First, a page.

Chipotle Brined Grilled Butterflied Turkey

Chipotle Brined Grilled Butterflied Turkey

A tryptophan coma just waiting to happen.
Eater rating: 4.5 / 5  4.5

We’re eating grilled butterflied turkey that was brined in a mixture flavored with chipotle in adobo puree, epazote, cumin, chile powder, garlic and mexican oregano to ensure flavorful juicy meat.

So what if I’m not posting my turkey recipe until after Thanksgiving! Get off my back, yo! You can always use this recipe for Christmas… or Turkey Day next year or in the middle of summer during grilling season!

Apparently a technique that I’ve always known as “butterflying” is trendy under a different name – Spatchcock. Spatchcocking and butterflying a turkey (or any fowl) are really the same: you simply cut out the back bone of the bird then crack the breast bone so the bird can lay completely flat (essential for even cooking!). Here’s a video for those of you (like me) that are visual learners. Watch and learn. This technique is a great time saver and cuts the cooking process in half. If you know me, you know I can be one lazy ho, so the less time I have to spend tending to the bird the better.

After butterflying our bird, I submerged it into a Mexican chipotle spiced brine to sit overnight to give it some flavor. The day of our feast I just patted it dry, seasoned the skin, then seared both sides over high heat on the grill before putting it into its final resting place: an aluminum roasting pan on the grill over indirect heat. All in all, I think the cooking process took me about 2 hours and produced fantastically moist and smokey turkey. Next time you have a reason for a feast, why not try spatchcocking your bird and throwing it on the grill?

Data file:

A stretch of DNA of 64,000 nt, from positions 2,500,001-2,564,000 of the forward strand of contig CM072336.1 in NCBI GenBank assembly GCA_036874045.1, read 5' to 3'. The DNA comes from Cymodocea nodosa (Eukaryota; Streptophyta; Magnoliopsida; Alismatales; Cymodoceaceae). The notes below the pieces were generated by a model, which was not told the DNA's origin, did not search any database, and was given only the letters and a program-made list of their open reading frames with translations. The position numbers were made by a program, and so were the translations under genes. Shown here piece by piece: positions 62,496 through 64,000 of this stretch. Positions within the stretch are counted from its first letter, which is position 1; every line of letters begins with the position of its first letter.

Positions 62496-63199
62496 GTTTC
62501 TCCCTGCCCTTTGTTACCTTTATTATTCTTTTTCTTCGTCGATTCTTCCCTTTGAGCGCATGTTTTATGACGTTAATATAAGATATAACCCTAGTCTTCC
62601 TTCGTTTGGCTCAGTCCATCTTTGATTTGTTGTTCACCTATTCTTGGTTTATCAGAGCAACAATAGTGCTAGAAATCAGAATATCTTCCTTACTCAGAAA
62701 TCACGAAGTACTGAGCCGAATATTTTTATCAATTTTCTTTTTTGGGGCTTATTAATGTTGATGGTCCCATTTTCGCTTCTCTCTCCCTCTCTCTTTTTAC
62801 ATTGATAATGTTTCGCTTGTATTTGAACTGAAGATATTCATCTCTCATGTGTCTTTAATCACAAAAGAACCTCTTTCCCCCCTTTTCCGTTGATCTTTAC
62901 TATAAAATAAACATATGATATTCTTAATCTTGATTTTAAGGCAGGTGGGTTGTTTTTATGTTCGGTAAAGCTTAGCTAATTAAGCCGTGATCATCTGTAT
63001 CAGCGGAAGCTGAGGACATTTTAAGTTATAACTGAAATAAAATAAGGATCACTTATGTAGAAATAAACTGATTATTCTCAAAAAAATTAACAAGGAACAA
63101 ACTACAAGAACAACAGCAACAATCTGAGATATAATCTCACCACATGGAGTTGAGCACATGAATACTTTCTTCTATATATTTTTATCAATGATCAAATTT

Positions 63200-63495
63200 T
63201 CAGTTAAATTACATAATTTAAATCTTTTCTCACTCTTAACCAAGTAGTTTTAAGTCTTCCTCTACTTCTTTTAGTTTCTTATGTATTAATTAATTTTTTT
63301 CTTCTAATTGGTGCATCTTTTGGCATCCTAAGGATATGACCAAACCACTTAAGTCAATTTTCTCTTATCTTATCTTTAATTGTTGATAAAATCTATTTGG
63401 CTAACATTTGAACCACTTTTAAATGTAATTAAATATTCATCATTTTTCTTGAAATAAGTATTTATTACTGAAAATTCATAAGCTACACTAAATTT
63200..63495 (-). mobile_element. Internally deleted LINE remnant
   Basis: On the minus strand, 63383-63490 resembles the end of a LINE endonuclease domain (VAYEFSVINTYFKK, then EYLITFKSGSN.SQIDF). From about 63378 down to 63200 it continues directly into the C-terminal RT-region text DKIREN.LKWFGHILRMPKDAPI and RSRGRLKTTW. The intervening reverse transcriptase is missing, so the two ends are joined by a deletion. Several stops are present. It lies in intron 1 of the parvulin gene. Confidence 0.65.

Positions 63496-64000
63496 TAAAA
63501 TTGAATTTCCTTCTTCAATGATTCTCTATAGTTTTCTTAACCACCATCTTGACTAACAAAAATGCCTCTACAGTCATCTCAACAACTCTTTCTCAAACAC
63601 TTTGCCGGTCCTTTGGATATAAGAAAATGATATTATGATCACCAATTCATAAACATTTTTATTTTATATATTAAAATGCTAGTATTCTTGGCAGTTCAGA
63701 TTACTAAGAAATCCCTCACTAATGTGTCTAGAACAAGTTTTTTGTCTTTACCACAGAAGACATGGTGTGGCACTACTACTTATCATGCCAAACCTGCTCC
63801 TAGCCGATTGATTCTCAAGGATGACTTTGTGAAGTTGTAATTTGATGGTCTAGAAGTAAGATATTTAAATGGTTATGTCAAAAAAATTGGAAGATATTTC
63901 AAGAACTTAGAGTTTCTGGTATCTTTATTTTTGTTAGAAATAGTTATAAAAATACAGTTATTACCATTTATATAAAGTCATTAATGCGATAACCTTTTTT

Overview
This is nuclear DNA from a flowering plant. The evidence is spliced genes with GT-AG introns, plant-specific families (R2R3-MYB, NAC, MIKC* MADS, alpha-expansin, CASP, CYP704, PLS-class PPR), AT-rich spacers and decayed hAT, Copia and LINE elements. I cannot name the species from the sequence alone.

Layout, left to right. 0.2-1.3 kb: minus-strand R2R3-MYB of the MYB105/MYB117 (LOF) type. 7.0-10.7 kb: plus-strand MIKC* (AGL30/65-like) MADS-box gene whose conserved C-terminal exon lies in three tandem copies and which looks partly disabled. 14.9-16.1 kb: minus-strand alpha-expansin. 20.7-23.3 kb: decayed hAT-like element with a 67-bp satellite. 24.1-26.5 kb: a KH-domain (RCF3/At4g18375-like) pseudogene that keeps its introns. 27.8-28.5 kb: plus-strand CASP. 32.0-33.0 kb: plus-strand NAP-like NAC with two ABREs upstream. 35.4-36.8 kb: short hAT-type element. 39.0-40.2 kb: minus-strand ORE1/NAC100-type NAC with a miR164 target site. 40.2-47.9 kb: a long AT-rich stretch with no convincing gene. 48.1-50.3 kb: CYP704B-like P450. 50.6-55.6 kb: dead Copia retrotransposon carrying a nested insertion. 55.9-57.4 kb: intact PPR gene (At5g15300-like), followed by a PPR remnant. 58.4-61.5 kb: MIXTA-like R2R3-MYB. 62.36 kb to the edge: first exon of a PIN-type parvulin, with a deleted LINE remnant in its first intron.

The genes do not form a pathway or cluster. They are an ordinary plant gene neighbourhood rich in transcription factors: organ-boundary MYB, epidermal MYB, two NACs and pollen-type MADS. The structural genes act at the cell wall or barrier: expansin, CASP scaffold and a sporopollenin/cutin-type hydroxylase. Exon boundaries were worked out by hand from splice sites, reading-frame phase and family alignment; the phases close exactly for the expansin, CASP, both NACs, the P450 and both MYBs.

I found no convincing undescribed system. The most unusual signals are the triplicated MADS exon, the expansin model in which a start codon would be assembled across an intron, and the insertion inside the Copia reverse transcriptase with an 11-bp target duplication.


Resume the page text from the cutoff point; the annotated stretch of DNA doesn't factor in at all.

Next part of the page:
5 comments so far:

  1. Do you know if you can brine with Splenda, or is there something about the chemical reaction of the sugar? Always wondered that.

  2. Amanda says:

    you know, kalyn, i have no clue! i haven’t really consumed much splenda let alone cooked with it. can you eat agave syrup on the south beach diet? i’m sure you could sub agave syrup for the butter if so…. or just leave out the sweetener all together. brine doesn’t really need sweetener.

  3. ed says:


    I really appreciate the sense of humor you have in your menu writing skills. I would like to use your expertise in some menu writing.You game.. contact me

    ed glebus

  4. William Pate says:

    Great Recipe! I doubled the recipe – minus half the water for an 18 pound bird. Perfect to add some spice to the Christmas Feast…thanks!

  5. Deborah Dowd says:

    I stocked up on turkeys when they were cheap and I can’t wait to try this for a Sunday company dinner- sounds amazing!!